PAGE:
If a different part of you aches every day, or you've developed a strategy for dealing with ear hair, or laid down a jolly good wine cellar, you are probably a middle-aged man. Under-35s think they're immortal and that this will never happen to them, but age comes like a thief in the night. Hair recedes, the world enrages us with its rudeness and bad punctuation, youthful dreams are dashed, memory starts to ... what's the word?
But there is hope. Marcus Berkmann has a plan to save us from the indignities and melancholy of midlife: good quality shed time. It doesn't have to be a real shed, just a place or even a corner of the mind where "directed idleness" can be nurtured, follies laughed at, and the plus side of mortality can be contemplated. Take brain cells. Berkmann quotes a recent report that "by middle age, the brain has developed powerful systems that cut through the intricacies of complex problems. It is more nimble, more flexible, even cheerier." A survey last week that contradicted these findings is surely just a plot by twenty-somethings to keep us in our place.
The trouble with modern society, according to Berkmann, is that mid-lifers think they've done the hard yards, that they deserve more. They don't. But they have so many other advantages. "I have lost the shame I had when I was young," he writes. "I have lost fears, I have lost jealousies, I have lost that awful feeling that the centre of things is somewhere else and I have somehow been excluded."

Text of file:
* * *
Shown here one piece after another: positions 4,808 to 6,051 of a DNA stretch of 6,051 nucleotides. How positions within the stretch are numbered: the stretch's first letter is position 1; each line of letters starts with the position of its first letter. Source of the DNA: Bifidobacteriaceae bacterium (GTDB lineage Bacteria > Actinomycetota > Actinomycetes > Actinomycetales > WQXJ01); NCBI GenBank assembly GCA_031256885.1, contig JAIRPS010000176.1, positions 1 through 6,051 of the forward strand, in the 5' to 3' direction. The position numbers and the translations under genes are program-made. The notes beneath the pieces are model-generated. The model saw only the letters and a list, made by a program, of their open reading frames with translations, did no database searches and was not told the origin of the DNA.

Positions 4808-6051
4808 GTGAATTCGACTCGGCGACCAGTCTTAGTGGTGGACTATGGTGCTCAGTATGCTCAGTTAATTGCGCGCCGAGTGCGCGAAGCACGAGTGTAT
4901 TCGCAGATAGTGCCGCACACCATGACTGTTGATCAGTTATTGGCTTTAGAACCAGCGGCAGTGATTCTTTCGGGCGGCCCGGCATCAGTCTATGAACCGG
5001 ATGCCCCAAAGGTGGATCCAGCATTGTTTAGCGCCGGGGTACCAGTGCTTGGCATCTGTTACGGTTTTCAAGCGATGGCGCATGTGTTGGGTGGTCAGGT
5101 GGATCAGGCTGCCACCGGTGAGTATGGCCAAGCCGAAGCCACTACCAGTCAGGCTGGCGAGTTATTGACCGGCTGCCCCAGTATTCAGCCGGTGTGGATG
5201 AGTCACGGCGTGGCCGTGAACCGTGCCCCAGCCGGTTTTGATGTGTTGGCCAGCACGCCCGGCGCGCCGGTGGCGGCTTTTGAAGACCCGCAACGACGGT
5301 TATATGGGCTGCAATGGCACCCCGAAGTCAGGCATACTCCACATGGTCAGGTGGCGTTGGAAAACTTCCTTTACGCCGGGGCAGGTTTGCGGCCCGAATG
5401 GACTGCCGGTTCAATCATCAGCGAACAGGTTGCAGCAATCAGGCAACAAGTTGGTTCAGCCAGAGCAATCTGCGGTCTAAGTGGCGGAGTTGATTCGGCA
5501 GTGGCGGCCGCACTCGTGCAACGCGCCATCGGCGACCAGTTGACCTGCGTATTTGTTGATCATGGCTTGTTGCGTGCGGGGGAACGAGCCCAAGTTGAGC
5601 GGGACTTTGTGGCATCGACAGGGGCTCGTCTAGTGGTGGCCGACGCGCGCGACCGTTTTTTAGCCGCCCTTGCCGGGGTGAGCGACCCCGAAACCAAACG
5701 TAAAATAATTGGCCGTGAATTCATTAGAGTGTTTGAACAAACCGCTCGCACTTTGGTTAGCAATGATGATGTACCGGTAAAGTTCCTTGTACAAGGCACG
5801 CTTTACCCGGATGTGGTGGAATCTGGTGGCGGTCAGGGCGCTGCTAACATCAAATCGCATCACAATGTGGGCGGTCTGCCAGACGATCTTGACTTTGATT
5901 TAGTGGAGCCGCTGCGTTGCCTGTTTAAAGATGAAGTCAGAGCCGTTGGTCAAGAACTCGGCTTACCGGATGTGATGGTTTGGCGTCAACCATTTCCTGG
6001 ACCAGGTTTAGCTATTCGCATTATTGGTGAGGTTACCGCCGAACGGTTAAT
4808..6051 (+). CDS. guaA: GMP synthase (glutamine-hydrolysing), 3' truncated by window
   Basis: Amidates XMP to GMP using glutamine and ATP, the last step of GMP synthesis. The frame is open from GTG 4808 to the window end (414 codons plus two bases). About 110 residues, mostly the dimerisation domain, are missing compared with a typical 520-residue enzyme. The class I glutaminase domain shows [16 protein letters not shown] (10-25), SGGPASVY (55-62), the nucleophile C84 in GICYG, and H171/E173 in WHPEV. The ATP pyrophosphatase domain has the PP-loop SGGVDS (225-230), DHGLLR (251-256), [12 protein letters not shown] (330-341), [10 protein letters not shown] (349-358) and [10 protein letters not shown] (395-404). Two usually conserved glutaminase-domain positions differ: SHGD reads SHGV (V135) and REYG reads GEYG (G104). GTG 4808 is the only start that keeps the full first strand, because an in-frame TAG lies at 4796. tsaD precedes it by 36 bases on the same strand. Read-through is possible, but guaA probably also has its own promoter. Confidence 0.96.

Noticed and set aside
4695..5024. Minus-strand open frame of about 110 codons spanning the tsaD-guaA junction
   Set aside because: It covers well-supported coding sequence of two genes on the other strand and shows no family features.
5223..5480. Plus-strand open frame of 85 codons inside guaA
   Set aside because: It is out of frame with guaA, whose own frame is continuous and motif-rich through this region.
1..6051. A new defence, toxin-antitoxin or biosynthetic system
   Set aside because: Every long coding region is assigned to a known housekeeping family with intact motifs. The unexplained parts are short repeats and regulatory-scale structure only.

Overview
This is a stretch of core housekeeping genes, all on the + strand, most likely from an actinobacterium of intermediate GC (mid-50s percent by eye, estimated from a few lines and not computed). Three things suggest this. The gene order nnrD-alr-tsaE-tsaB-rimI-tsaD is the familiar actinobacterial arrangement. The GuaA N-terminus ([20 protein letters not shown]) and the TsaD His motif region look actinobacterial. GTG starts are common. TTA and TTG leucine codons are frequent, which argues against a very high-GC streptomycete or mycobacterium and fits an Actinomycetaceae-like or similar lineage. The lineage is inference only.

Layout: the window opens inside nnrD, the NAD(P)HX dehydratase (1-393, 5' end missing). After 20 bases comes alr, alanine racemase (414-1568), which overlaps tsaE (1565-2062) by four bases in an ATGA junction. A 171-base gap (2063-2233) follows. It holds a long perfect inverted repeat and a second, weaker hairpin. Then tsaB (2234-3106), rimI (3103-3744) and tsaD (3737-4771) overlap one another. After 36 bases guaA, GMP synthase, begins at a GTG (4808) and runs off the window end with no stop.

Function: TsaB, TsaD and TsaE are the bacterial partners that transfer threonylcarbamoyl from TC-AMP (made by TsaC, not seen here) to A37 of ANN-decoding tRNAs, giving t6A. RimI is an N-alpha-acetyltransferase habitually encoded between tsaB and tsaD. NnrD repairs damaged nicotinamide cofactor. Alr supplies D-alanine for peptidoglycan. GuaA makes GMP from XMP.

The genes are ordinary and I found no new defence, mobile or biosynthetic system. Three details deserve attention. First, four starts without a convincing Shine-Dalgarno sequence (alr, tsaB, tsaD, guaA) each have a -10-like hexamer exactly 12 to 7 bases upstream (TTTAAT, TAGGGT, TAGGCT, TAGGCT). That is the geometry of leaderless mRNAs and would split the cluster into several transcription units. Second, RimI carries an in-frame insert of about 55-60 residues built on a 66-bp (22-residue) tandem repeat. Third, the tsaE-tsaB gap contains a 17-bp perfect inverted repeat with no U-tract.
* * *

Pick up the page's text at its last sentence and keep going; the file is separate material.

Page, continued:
There's a danger of complacency in all this; the north London aesthete untouched by pain or poverty. In fact, the list of family and friends Berkmann has loved and lost would make me nervous about accepting an invitation to dinner. Or even nodding at him in the street.
A Shed of One's Own is warm, funny and wise, the antidote to Jeremy Clarkson, the Daily Mail, Grumpy Old Men and the other tools of the rage industry that stoke anger and pomposity in the middle-aged. Their solution is to consume more! Get a facelift! Drive faster! Take a mistress! Write an angry letter! Berkmann's is quietness, a glass of wine, accepting that you're not young any more – which is a good thing, because young people are boring. A sort of "Zen and the Art of Mid-life Management".